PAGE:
Long Term Test: Isuzu D-max

Date: Thursday, July 25, 2013

The D-max Yukon is fighting for customers in an increasingly crowded sector. James Dallas investigates where it fits in the market

In terms of its price and trim level our D-max Yukon sits second top in Isuzu’s pick-up line-up behind the flagship Utah and above the standard double cab and Eiger versions.
Looking at the pick-up sector overall, however, and its sights are probably set a little lower. For example, the Ford Ranger Limited, which occupies a similar position to the Yukon in the Blue Oval’s range, has a price tag of £22,040, excluding VAT, which is dearer than the top-of- the-range Utah, let alone the Yukon, which comes in at £18,729.
Admittedly, when it comes to driving refinement and the sophistication of its interior fixtures and fittings the Yukon does concede quite a lot of ground compared with its more expensive rivals. It’s not the most nimble of vehicles and can seem to be predisposed to travelling in straight lines. Negotiating sharp corners requires several turns of the steering wheel to get the truck going in the right direction, and coaxing the desired response from the ‘touchscreen’ satnav/media facility sometimes calls for a less than delicate jab of the finger.
But the Yukon scores better when it comes to a pick-up truck’s more traditional virtues. The 163hp 2.5-litre engine delivers plenty of muscle and impressive torque of 400nm at 1400rpm, and off-road the Isuzu truck can also hold its own against the best 4x4 performers.
Our vehicle came with a maximum braked towing capacity of 3.0 tonnes, already putting it ahead of everything else in the sector apart from the Ranger’s 3350kg limit, which was increased to 3.5 tonnes in March. However, Isuzu UK has now matched the Ford model by gaining a new towing weight certification of 3.5 tonnes for all 4x4 D-max pick-ups registered after 1 July.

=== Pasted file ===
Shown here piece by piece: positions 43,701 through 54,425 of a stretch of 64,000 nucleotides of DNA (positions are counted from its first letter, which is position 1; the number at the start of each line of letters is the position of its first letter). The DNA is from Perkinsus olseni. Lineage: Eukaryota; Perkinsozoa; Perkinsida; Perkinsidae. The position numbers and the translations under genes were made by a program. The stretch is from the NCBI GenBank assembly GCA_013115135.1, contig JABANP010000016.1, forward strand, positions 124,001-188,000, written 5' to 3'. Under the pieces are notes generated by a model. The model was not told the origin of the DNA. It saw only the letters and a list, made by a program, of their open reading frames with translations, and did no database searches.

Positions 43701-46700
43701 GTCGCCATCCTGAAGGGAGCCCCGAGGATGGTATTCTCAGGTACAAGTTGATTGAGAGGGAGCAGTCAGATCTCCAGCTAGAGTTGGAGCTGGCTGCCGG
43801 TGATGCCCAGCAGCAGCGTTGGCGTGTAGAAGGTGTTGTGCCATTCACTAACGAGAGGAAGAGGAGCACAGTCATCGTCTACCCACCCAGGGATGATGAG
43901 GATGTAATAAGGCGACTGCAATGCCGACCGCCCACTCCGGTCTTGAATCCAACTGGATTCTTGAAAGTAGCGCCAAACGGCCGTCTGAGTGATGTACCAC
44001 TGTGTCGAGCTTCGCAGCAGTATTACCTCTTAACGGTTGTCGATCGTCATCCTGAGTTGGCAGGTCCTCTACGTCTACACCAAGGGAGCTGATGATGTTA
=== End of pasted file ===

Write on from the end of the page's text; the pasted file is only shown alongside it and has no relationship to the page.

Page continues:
The Yukon’s payload capacity of 1072kg is fairly average for the sector, but its official combined- cycle fuel consumption of 38.2mpg is comfortably the best in class. This level of frugality has proved elusive to achieve under real-life conditions, but that problem is certainly not unique to the D-max. A CO2 emissions figure of 194g/km also mark out the Yukon and its stablemates as the greenest pick-ups in the bunch.
Isuzu broke new ground with the introduction of a five-year/ 125,000-mile warranty for the D-max range but this has now been matched by Mitsubishi on the L200 and beaten by Great Wall, which, like Isuzu, is imported to the UK by the IM Group, and now offers a six-year deal on its Steed.



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